Welcome to another episode of Simply Unbreakable brought to you by Chronically Simple. Your hosts, Kristy Dickinson and Brenda Agnew are welcoming Kristy Wolfe, who is a storyteller photographer and a mom of two wonderful kids. Kristy is sharing in today’s episode her amazing capacity to capture unique moments in photographs, pictures that are proof of resilience, that help to keep perspective and clarity over what was overcome and conquered, showing the effort invested in the journey.
Narrator: Welcome to Simply Unbreakable with Kristy Dickinson and Brenda Agnew, a podcast from Chronically Simple. Simply Unbreakable is about telling stories, learning from each other and forging new ways to navigate the healthcare system together.
Kristy D: Hi everybody. Welcome back to another amazing episode of Simply Unbreakable with, you know, my dearest friend Brenda Agnew and myself Kristy Dickinson as your co-host. And today we are honoured and excited and just so giddy to sit with our dear friend Kristy Wolfe –
Brenda: We’re going to talk a lot about some of the projects you’ve done in your life, but you know, as medical mammas and Kristy, you know, I mean a lot of this is kind of flying a little bit by the seat of our pants and, you know, figuring out things as they go. Because there certainly is not a manual that comes, not with parenting in general, but certainly not with parenting a medical, a child that has medical challenges and things going on. So, I kind of feel like, you know, this, whatever this void, this unpreparedness, this is, you know, this has been my life. –
Kristy D: If anyone can rise to it, it is these ladies on –
Kristy D: – this podcast today, so.
Kristy W: Well, I was just being, as you were saying that, how I, like that’s how I think about a photography session, I’m not going in with like this is the photo that I need to get out of this. My style of photography as a storytelling photographer is like, hey I’m going to come hang out with you, I’m going to take some pictures and you’re going to love some of them, and I’m going to love some them and not all of them and that’s OK and just see where it takes us. So –
Kristy W: – I can completely relate to this.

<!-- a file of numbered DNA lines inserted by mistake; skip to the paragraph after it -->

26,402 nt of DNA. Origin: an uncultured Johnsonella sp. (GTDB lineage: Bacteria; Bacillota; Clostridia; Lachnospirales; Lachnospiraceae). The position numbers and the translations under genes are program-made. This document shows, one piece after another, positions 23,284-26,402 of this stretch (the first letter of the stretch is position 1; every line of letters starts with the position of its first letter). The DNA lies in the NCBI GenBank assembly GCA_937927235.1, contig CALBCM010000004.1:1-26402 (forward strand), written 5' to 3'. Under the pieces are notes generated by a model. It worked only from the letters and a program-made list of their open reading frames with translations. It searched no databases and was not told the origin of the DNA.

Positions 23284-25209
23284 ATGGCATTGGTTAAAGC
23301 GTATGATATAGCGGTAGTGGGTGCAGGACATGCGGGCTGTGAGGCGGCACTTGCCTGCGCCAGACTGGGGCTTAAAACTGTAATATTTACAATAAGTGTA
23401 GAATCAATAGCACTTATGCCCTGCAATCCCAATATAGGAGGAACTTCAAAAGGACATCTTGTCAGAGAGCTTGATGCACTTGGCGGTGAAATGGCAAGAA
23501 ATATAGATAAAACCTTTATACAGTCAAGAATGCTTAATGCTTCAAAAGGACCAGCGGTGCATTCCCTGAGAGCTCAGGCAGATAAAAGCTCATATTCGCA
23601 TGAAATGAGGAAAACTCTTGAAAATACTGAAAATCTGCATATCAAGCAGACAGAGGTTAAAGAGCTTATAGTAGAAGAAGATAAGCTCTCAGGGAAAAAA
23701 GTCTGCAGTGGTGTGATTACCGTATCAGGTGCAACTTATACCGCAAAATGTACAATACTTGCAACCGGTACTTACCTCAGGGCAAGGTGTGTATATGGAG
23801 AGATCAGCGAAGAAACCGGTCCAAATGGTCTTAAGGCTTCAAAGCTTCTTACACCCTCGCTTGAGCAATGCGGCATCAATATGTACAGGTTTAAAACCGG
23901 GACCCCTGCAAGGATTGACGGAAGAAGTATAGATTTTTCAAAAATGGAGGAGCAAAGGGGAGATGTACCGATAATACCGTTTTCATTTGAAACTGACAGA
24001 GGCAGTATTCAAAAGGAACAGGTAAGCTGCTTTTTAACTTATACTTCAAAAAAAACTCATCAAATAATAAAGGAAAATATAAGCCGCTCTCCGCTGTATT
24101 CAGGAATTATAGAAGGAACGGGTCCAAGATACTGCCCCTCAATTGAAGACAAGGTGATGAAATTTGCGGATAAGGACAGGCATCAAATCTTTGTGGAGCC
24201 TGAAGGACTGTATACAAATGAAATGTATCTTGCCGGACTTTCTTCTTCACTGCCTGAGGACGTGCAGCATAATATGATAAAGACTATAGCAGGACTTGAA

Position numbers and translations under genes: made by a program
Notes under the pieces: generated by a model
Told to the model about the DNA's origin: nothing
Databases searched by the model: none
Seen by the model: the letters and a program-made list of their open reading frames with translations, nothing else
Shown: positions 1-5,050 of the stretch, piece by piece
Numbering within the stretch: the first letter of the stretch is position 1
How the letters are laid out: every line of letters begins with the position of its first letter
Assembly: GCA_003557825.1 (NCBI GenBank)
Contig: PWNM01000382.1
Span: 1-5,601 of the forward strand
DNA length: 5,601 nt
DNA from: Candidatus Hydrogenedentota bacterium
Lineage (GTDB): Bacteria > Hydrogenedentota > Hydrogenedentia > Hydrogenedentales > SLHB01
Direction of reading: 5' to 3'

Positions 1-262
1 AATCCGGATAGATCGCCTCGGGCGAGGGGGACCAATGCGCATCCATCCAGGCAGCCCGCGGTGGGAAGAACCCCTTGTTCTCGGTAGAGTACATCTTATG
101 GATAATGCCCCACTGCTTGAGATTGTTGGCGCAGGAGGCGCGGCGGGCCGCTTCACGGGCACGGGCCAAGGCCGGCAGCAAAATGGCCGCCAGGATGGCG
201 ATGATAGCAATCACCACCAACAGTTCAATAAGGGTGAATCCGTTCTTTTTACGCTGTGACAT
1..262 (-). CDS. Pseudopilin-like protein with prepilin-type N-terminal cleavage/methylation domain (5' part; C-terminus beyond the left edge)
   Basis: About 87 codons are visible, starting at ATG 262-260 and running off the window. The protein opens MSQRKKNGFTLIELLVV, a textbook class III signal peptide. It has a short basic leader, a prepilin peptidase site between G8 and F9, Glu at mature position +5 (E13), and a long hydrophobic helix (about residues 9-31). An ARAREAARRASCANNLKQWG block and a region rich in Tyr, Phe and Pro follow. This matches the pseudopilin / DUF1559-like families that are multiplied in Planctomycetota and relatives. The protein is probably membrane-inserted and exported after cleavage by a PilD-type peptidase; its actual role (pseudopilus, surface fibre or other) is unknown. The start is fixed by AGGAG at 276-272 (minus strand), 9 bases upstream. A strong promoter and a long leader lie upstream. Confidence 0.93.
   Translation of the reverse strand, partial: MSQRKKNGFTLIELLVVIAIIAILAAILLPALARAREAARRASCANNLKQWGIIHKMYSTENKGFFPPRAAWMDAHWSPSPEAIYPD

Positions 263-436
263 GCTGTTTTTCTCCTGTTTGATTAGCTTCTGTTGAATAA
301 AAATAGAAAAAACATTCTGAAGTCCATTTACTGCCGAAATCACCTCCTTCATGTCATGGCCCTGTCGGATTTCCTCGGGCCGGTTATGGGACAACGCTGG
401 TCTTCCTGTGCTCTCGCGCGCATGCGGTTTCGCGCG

Brenda: And those are usually the best ones, right, I mean this is the same thing I have when I talk to my friends about not wanting to go somewhere, like I have a teacher that says, I’m sorry I’m late, I didn’t want to come. And so, I, you know, I usually have this piece where I’m like, I don’t want to go, and nah, nah, nah, those are the nice, I have the best time. I have the best time when I have zero expectations going in, when I actually think it’s going to be, you know, a negative situation, because again, you’re managing your expectations and I think that’s a huge piece. And again, that speaks to exactly what you said about photography, you know, my favourite photo, for the first few years I tried to make my photos so perfect of my kids, which is nearly impossible with a child that can’t sit upright.
And my, I would say by the third Christmas, you know, the Christmas card that was going out, was you know, Maclain toppled over on his side, Chase holding a soccer ball, I mean that’s what went out and those are my favourite ones and that’s life. And I think, you know, if I was, you know, someone who had had you come in and do those photographs, you know there might be things at the time I would look at and think, I don’t love that, I don’t love that or whatever it is. I bet you later on they go back and they’re like, you know what, I’m glad I had these, because that’s a moment in time that, you know, I have that I wouldn’t have had before.
Kristy W: That’s those details that I absolutely agree, like what it is that I am looking at and what am I looking for, it changes over time. So, the way I look at a picture right when it happens compared to a couple of months down the road compared to a few years down the road, different details stand out for me. And it’s something that I talk about a fair bit when I’m teaching too, just that idea that capture those things that you hate too, because –